Buonarroti’s last years blended the myth and the reality of the secret societies as never before. Each, too, was then at the peak of its strength. This book has been about the first; it has argued that though secret societies existed in large numbers in Western Europe between 1750 and 1830 and strove to influence events, their main importance was what people believed about them. This always mattered more than what they did and their numbers and practical effectiveness were in no way proportionate to the myth’s power. This is their true instrumental importance as well as their interest for the historian; what was believed about them was an important part of the information shaping men’s reactions to great events.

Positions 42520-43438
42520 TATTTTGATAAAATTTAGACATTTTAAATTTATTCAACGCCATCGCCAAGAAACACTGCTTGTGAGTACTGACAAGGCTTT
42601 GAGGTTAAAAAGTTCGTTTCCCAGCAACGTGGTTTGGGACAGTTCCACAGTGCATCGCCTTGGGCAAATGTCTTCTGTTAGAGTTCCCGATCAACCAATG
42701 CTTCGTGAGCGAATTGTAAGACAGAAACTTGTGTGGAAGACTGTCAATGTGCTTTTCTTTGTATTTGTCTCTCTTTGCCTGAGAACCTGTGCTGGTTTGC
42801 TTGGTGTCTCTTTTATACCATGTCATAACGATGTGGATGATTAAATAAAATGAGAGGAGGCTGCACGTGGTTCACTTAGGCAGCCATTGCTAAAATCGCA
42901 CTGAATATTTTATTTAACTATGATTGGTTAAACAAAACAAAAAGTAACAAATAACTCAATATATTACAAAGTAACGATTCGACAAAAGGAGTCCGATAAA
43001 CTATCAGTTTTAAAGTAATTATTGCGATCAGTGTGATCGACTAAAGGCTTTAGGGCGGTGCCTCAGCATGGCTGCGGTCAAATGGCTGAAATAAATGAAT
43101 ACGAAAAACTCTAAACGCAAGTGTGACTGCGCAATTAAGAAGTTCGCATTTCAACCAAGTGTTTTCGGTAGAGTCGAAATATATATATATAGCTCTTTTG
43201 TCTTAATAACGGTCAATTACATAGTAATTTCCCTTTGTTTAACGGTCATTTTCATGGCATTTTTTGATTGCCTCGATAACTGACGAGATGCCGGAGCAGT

If this is granted, then can we hope – ought we to try? – to understand any more about this fact than its historical context? The mythology is, after all, a historical artefact. It is one characteristic achievement and expression of a particular age, a collective dream of one particular culture. We feel able to understand quite a lot of the social context in which, over eighty years or so, it was born and grew to its full stature; we ought therefore to have a fair chance of discerning what there was in it that locks the mythology into that particular culture at that particular time. Most of what has gone before in this book perhaps expresses that view implicitly. Yet this does not seem to exhaust the matter. Although the mythology has its peculiar features it is also based on elements which recur in other historical situations and it has itself shown astonishing powers of survival and adaptation. Long after the years which saw its birth, these powers have renewed its life at many times and in many places. Continue reading…